In recent years, British airline Virgin Atlantic has made great strides to lessen its environmental impact. Under the direction of Founder Richard Branson, an entrepreneur known for his frequent investments in plant-based and “clean” meat companies, Virgin Atlantic has begun transitioning to more fuel-efficient aircrafts. The airline has also launched a variety of other initiatives designed to slash its carbon footprint.
One particularly exciting, planet-benefiting change is Virgin Atlantic’s choice to remove foods which have been closely linked to deforestation, such as beef, soy, and palm oil, from its in-flight menus. Instead of palm oil, the eco-conscious air carrier now uses rapeseed oil in its cuisine on flights from the Caribbean, thereby saving an estimated 100 tonnes of palm oil each year.
Virgin Atlantic has also established a partnership with the Sustainable Restaurant Association (SRA) in an effort to ensure that the 5.5 million meals it serves on board annually are made using “humanely farmed meat and dairy.” (Don’t worry, we’re not buying it either.)
While we truly appreciate Virgin Atlantic’s many sustainability measures, we have to point out a glaring problem with this one: Even when animals are “humanely farmed” to produce meat and dairy products, they are still consuming a huge amount of soy, a crop which is having detrimental effects on our planet.
It is estimated that about 75 percent of the soy grown globally is used to feed livestock, with farm animals in the U.S. consuming more than 30 million tons of soybean meal each year. In this way, animal agriculture plays a huge role in driving the demand for soy production, which results in the deforestation of around 18 million acres of land each year. In contrast, humans only consume a small fraction of the amount of soy that is produced worldwide.
With this in mind, it seems a bit oxymoronic for Virgin Atlantic to continue serving any sort of meat or dairy, especially since the airline acknowledged that soy is an unsustainable, deforestation-causing ingredient.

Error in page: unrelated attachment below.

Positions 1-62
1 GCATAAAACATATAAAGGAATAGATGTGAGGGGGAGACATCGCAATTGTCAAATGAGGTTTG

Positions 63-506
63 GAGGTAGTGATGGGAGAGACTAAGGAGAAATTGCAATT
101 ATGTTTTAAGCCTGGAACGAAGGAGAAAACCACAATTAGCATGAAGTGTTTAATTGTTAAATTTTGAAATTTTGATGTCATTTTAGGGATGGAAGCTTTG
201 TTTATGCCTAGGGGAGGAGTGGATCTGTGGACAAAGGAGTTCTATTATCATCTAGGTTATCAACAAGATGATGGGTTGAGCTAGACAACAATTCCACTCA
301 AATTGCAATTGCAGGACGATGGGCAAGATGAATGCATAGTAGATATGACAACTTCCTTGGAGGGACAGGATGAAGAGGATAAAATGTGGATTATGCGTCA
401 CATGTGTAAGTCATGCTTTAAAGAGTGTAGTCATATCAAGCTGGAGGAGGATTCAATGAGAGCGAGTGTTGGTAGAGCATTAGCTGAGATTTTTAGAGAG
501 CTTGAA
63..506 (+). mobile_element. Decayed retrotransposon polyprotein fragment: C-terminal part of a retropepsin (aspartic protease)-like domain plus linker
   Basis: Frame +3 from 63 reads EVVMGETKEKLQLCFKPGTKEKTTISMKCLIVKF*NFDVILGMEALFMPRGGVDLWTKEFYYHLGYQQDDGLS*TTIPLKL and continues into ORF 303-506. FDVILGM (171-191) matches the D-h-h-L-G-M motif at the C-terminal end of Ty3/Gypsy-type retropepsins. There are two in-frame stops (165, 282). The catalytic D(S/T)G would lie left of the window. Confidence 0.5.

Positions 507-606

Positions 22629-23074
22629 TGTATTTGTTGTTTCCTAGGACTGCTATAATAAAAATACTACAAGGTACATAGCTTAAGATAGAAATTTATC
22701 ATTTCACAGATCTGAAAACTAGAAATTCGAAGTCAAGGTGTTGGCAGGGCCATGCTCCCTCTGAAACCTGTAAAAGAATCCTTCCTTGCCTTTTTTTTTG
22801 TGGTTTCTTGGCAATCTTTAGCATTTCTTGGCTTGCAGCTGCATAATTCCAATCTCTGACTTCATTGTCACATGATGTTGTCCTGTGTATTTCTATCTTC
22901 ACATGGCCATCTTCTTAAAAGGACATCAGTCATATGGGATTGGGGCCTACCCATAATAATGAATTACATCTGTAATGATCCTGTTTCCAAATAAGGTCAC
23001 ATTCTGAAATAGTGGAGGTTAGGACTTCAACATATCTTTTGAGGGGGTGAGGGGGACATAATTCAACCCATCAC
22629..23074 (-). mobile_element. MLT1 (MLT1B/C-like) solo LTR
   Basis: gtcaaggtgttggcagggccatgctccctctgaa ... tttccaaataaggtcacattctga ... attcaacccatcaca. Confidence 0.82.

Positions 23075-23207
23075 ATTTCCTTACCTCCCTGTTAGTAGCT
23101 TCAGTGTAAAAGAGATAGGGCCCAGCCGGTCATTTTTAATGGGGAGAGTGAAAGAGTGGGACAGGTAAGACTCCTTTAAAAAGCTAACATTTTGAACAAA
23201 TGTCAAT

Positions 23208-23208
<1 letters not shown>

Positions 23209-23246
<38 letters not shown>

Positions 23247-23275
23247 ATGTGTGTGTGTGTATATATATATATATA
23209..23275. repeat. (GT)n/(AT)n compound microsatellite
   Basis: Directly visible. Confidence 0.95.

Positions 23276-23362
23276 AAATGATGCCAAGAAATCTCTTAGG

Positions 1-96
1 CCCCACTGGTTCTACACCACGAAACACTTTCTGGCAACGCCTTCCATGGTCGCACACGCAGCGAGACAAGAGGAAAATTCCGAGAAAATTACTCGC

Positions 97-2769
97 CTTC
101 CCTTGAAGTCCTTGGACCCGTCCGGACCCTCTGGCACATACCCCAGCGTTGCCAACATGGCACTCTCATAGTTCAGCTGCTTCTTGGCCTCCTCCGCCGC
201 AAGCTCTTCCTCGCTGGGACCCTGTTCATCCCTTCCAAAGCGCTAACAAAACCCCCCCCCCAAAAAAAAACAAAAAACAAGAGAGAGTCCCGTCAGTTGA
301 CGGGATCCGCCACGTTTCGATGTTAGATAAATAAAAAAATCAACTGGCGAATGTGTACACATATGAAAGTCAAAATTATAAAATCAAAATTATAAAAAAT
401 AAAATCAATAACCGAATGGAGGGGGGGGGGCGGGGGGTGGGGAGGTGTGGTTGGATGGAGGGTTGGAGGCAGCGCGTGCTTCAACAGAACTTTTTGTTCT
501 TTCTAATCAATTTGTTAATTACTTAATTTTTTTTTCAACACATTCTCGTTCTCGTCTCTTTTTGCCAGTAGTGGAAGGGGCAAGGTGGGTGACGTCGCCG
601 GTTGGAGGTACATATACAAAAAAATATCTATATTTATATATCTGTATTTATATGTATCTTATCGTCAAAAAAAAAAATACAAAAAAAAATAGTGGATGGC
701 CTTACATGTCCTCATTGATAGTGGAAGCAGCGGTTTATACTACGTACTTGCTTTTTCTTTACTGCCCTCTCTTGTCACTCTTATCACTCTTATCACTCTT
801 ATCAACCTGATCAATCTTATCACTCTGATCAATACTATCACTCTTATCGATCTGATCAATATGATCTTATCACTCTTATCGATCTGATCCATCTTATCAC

Ultimately, Virgin Atlantic and other companies looking to help combat deforestation, climate change, and other environmental issues must realize that the soy used to feed people is NOT the problem; rather, it’s the countless tons of soy grown for the express purpose of fattening up livestock quickly and easily.
Moreover, if businesses REALLY want to play their part in solving our current climate and deforestation crisis, serving up “humanely farmed” meat and dairy isn’t the answer. Instead, the solution to mitigating the negative environmental impacts associated with soy production lies in dishing out plant-based foods in lieu of meat and dairy.
While we eagerly wait for businesses to see the light and take animal products off their menus, we can help enact change on an individual level by aligning our diets with the good of the planet. By simply limiting our consumption of meat and dairy, we can help reverse climate change, cut down on pollution, reduce our water footprint, and protect precious endangered species, all while redirecting grain to hungry people instead of livestock.
To learn more about how you can help save the Earth by making a few simple adjustments to your diet, check out the #EatForThePlanet book!
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